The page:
Associate Professor Shane Culpepper, Director of the Centre for Information Discovery and Data Analytics
Culpepper is a leader in search engines, of which Google is just one example and which includes almost any system that sorts and filters large amounts of data.
Culpepper’s grant will support his work to develop machine learning algorithms that improve the effectiveness and efficiency of ‘top-k retrieval’, a commonly used search technique to identify the most relevant information in large data sets.
This will enable much better web search and database analysis, but also the next generation of conversational AI systems like Alexa and Google Assistant, which use this technology to make sense of the questions we ask them.
“There has been a renaissance in research on machine learning in response to the huge popularity of AI, which has led to many important advances in our field in the last five years,” says Culpepper.
“My work focuses on adapting these new ideas into search engines where everything must scale, and understand how to balance the costs of these algorithms against the improvements in quality they yield.”
Dr Zhifeng Bao, Big Data and Database research group lead in the Centre for Information Discovery and Data Analytics
Bao’s research looks at ways to make data more useful for decision-making.
Applications include crunching public transport data to help operators optimise the network, and helping potential homebuyers sift through thousands of real estate listings to find the perfect one.
This award, Bao’s second Google Award in four years, supports his development of machine learning algorithms that understand our preferences when searching online.
“We’re focusing on the challenge of how machines learn these preferences quickly to search structured data, for example the right house in a long list of real estate, especially for new users with no history of preferences recorded on the system,” says Bao.
As the algorithms learn our preferences, they can make suggestions on reframing searches to get better results and even tailor the presentation of results to a format we prefer.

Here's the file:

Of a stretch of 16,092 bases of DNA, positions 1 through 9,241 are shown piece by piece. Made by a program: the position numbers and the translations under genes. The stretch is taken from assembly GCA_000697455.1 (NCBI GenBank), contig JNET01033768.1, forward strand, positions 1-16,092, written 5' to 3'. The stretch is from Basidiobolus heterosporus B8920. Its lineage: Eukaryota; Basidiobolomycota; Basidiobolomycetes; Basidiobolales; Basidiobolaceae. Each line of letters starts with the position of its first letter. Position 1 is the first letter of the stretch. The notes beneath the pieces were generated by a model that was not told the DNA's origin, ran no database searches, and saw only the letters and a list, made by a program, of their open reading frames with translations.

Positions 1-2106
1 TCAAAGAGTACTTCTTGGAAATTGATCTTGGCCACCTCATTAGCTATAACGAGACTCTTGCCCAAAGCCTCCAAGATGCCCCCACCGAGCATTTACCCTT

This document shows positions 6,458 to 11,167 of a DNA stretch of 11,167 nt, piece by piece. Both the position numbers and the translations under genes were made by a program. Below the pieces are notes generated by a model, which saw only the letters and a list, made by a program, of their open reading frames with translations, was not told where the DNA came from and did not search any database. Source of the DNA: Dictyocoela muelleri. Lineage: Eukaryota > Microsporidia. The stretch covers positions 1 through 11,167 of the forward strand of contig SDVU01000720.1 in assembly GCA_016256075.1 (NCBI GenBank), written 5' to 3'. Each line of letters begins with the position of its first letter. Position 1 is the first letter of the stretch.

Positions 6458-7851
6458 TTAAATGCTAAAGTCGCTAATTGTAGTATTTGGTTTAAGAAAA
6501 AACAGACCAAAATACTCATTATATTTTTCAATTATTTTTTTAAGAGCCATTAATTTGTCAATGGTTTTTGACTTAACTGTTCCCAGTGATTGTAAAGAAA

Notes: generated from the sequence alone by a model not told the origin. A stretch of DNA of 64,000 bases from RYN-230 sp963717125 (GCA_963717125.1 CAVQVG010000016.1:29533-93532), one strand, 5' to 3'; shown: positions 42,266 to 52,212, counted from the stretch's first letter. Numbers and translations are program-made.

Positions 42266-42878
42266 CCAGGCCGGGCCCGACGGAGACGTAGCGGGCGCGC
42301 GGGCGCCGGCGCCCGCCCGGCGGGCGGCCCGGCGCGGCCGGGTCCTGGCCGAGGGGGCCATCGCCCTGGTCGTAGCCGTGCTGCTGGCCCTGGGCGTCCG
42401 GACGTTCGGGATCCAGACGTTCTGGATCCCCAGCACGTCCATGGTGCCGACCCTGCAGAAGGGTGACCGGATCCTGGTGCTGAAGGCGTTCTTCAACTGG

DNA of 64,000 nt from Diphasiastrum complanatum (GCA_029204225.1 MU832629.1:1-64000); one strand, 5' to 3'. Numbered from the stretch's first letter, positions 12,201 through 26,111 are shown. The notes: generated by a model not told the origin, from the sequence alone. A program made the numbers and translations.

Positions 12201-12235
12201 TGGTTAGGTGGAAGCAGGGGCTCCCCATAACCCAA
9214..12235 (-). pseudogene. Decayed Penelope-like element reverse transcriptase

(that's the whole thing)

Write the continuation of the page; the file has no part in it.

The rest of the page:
“Even if we can find people relevant results, that’s of limited use if they’re not in a format that speaks to the user,” says Bao.
“One person might prefer pie charts and maps, while for another person bar charts and tables might make more sense.”
“I am excited to get this award a second time! It is a big recognition of my research achievements and an endorsement of my research topic.”
Dr Alberto Peruzzo, Director of RMIT's node of the ARC Centre of Excellence for Quantum Computation & Communication Technology (CQC2T)
Peruzzo is a leading researcher in the science of photonics, where light is manipulated for a range of applications including fibre-optic telecommunications and quantum computing.
This grant will support his work developing the next generation of photonic devices for high speed telecommunications.
“There is growing demand for high speed internet and other telecommunications applications, but current technology is struggling to cope,” says Peruzzo.
“We’re aiming to develop new photonic routers that allow massive amounts of data to be communicated, via internet or other channels, much more quickly.”
Peruzzo believes his team’s work will set a new standard for telecommunications.
“For us this award is a strong endorsement by a real tech giant of our achievements so far in this quest and just as importantly, trust in our future direction.”
Story: Michael Quin